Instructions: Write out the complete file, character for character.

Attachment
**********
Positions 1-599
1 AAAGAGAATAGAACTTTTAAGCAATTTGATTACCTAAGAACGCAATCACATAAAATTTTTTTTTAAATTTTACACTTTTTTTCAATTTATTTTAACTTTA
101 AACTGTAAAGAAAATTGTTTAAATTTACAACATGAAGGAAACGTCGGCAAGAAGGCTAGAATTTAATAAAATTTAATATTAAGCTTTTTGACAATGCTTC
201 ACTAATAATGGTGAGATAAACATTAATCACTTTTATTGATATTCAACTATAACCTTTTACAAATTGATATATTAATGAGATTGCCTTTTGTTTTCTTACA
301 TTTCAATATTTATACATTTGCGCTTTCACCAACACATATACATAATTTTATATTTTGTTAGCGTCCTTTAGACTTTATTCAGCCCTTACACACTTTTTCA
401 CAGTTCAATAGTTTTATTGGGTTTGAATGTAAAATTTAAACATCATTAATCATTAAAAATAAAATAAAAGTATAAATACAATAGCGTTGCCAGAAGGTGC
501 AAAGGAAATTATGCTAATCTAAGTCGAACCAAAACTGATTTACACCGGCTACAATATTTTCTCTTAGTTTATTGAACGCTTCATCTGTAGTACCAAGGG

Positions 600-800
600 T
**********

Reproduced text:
Positions 1-599
1 AAAGAGAATAGAACTTTTAAGCAATTTGATTACCTAAGAACGCAATCACATAAAATTTTTTTTTAAATTTTACACTTTTTTTCAATTTATTTTAACTTTA
101 AACTGTAAAGAAAATTGTTTAAATTTACAACATGAAGGAAACGTCGGCAAGAAGGCTAGAATTTAATAAAATTTAATATTAAGCTTTTTGACAATGCTTC
201 ACTAATAATGGTGAGATAAACATTAATCACTTTTATTGATATTCAACTATAACCTTTTACAAATTGATATATTAATGAGATTGCCTTTTGTTTTCTTACA
301 TTTCAATATTTATACATTTGCGCTTTCACCAACACATATACATAATTTTATATTTTGTTAGCGTCCTTTAGACTTTATTCAGCCCTTACACACTTTTTCA
401 CAGTTCAATAGTTTTATTGGGTTTGAATGTAAAATTTAAACATCATTAATCATTAAAAATAAAATAAAAGTATAAATACAATAGCGTTGCCAGAAGGTGC
501 AAAGGAAATTATGCTAATCTAAGTCGAACCAAAACTGATTTACACCGGCTACAATATTTTCTCTTAGTTTATTGAACGCTTCATCTGTAGTACCAAGGG

Positions 600-800
600 T